It is difficult to know precisely when the toll ticketer 254 might begin to bill the call. That start of billing will begin whenever the ticketer sees the proper combination of signals, as disclosed in FIG. 6, which appears to indicate that a called party has answered. However, the subscriber at station A does not care when this occurs because the subscriber at station B is paying for the call. Or, if ticketing begins too early on a diversion to conceal a criminal call, any extra charge is a small price to pay if the subscriber at station A conceals the true identification from public records.
According to the invention, such a fraudulent call diversion cannot be carried out because fraud eliminators 285, 286 are connected into the voice path to detect fraudulently sent 2600Hz idle tone. These fraud detectors may be any suitable devices for detecting the presence of an apparently valid 2600Hz idle tone at a fraudulent location. It does not matter where these fraud eliminators are inserted, as long as they are up stream in the voice transmission path, with respect to any legitimately applied 2600Hz idle tone signals.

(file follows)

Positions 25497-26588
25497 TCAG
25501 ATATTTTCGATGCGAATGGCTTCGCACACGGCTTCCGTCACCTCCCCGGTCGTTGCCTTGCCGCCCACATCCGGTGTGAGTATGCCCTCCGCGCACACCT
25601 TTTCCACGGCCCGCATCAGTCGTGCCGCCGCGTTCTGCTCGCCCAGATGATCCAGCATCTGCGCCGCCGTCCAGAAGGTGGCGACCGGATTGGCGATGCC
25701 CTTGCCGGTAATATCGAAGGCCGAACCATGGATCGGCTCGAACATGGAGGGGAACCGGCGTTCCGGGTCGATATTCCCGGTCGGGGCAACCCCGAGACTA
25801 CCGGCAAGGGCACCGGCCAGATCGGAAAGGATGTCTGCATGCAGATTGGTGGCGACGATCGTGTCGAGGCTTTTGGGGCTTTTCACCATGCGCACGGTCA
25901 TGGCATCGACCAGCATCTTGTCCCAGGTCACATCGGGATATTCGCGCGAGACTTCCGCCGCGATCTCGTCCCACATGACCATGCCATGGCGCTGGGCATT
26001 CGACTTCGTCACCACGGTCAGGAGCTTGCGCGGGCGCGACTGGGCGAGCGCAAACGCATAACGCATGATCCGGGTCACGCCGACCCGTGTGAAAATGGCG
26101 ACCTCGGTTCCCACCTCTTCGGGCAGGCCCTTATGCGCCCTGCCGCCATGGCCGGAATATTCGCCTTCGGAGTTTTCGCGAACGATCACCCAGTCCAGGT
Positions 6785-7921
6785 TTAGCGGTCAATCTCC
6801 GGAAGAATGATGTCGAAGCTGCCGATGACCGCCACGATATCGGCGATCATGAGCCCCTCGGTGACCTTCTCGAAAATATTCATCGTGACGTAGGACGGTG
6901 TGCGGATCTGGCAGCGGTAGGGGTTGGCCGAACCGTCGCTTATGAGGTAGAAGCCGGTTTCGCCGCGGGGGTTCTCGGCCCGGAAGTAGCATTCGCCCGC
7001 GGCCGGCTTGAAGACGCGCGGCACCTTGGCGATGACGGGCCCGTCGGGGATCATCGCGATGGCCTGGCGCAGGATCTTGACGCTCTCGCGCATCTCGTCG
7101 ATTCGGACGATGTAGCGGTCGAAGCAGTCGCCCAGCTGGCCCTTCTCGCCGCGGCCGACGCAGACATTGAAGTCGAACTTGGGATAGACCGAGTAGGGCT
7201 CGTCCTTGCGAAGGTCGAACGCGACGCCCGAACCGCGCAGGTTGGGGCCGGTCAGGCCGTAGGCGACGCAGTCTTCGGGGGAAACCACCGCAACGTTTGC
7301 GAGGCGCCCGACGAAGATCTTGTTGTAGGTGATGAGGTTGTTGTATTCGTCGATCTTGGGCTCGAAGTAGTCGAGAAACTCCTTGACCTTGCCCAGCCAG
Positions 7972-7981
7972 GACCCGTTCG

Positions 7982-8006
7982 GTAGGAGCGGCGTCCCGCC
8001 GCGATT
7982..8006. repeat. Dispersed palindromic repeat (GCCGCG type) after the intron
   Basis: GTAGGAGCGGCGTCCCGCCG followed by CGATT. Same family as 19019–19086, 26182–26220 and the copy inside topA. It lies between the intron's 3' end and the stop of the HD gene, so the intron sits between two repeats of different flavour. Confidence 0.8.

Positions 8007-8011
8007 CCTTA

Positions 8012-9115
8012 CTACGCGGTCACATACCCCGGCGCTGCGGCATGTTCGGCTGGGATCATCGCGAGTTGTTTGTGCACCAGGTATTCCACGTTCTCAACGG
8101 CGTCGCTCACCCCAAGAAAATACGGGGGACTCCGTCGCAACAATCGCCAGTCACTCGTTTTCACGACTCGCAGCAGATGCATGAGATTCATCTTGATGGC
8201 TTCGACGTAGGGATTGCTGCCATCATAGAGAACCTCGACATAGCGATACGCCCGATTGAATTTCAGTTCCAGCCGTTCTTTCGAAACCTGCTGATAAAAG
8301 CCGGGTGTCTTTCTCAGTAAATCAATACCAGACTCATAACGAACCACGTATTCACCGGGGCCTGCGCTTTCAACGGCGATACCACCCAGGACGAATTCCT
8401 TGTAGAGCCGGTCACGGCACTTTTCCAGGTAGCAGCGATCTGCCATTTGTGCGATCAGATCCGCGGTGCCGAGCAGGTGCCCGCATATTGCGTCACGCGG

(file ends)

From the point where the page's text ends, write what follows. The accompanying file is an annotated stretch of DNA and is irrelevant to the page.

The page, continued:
As FIG. 1 is drawn, the fraud detectors are associated with an outgoing trunk circuit 252 of the central office 251. In the toll fraud eliminator embodiment 285, a fraudulently sent idle tone (2600Hz, for a proper time duration) appears on wires 287, which causes relay 289 to operate and open sleeve lead contacts 290. This removes the master ground holding the local switch train (e.g., in central office 251), which releases. In the toll fraud eliminator embodiment 286, the tone appears on wires 291 to operate relay 292, and close contacts 293 to shortcircuit tip and ring conductors T. R. Thereafter, no voice currents can be transmitted beyond the central office 251. The embodiment 285 is preferred if a sleeve is present at the location where the fraud eliminator is connected into the voice path.